Why do people fear writing passwords in the command line?
The history file is located in
~/.history, so it's available only to the user who executed the commands (and root).
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Command lines are not just available in history. They are also available, for example, in the output of
ps -ocmd or through the
/proc filesystem. (
/proc/<pid>/cmdline) which is where
ps reads them.
Also, users' home directories are often world- or group- readable; you can make the history file only user-readable, but that might not survive deletion and recreation.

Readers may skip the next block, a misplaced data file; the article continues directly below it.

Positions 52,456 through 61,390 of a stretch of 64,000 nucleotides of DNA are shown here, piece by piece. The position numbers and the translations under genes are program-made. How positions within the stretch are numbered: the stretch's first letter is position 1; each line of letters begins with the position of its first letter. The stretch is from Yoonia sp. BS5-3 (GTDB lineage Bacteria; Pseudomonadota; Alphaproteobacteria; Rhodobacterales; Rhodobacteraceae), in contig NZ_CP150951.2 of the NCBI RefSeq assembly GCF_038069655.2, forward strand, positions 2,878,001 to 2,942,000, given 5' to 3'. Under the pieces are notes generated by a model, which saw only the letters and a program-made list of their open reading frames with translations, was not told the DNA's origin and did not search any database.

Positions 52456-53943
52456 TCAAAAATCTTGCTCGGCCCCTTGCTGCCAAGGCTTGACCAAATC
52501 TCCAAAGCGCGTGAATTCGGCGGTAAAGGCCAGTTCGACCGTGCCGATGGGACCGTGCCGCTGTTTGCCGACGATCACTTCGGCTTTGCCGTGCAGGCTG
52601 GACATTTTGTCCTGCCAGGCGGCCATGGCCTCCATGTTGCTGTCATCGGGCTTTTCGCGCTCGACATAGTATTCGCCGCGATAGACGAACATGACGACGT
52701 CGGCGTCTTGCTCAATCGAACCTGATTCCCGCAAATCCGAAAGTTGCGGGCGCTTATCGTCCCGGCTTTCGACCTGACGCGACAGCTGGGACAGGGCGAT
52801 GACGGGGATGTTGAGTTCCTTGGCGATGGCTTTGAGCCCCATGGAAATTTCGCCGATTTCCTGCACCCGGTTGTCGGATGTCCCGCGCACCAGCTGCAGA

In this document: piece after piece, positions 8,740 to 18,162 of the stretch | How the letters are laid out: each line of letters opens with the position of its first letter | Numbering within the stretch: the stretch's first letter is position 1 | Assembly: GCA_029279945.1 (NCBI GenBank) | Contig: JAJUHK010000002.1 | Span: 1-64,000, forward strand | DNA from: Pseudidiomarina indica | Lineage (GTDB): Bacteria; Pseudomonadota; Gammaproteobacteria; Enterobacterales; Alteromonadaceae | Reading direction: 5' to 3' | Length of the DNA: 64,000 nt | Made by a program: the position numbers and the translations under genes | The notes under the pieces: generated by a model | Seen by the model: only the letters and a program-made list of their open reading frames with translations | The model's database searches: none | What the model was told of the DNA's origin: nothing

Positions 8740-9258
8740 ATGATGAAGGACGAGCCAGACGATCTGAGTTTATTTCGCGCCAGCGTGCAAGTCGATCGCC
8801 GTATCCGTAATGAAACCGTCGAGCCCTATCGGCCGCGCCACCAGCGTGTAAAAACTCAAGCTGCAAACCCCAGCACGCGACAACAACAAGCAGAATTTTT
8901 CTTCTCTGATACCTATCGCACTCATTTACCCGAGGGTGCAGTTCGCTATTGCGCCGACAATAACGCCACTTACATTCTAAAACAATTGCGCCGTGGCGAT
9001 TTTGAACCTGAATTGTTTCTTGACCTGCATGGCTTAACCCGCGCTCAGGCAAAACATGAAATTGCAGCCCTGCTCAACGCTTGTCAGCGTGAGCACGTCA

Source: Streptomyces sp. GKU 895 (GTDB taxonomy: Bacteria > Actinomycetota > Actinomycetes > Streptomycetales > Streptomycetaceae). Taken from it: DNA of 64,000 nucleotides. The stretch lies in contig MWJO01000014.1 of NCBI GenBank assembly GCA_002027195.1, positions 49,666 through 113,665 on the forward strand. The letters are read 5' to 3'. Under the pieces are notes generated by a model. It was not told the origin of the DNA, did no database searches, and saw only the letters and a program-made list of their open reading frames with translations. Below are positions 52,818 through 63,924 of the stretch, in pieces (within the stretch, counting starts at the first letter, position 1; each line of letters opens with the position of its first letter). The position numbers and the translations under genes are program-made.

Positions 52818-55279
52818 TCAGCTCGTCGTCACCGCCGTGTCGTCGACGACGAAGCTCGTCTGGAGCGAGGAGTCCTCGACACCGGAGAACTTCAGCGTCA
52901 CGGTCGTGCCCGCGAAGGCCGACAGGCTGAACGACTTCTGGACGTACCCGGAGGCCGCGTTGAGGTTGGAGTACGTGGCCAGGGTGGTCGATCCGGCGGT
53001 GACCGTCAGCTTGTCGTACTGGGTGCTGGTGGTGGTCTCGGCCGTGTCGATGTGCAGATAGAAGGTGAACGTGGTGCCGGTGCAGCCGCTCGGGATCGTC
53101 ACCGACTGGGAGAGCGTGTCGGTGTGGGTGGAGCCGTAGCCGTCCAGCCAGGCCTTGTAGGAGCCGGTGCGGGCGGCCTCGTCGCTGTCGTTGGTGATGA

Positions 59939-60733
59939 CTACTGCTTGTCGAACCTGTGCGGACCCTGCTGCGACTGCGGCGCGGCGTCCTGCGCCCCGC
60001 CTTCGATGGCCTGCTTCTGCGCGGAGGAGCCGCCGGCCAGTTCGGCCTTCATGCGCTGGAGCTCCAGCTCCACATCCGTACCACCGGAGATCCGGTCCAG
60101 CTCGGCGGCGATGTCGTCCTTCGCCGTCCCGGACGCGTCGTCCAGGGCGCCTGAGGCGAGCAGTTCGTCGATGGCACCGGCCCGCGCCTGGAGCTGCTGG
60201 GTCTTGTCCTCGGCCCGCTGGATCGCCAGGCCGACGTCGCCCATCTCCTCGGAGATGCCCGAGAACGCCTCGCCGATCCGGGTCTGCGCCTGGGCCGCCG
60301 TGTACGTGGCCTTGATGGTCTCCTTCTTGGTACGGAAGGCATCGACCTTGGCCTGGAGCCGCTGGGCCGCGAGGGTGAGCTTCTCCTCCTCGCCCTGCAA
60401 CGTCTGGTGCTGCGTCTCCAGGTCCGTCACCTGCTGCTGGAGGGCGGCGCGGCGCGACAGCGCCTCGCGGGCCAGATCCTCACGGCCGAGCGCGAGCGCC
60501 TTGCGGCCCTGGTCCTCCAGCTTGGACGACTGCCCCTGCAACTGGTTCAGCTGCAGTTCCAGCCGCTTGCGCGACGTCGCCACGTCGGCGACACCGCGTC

Passwords on the command line are just a bad idea all the way around. In addition to the methods discussed in the other answers:
User commands can show up in these locations as well:
In addition user's commands can also show up when users login between systems, so in general it's a bad practice and should be avoided at all times.
The problem is the visibility of the parameters (to other users in most cases, even for root) while the command is running. See the output of
ps -eo pid,user,args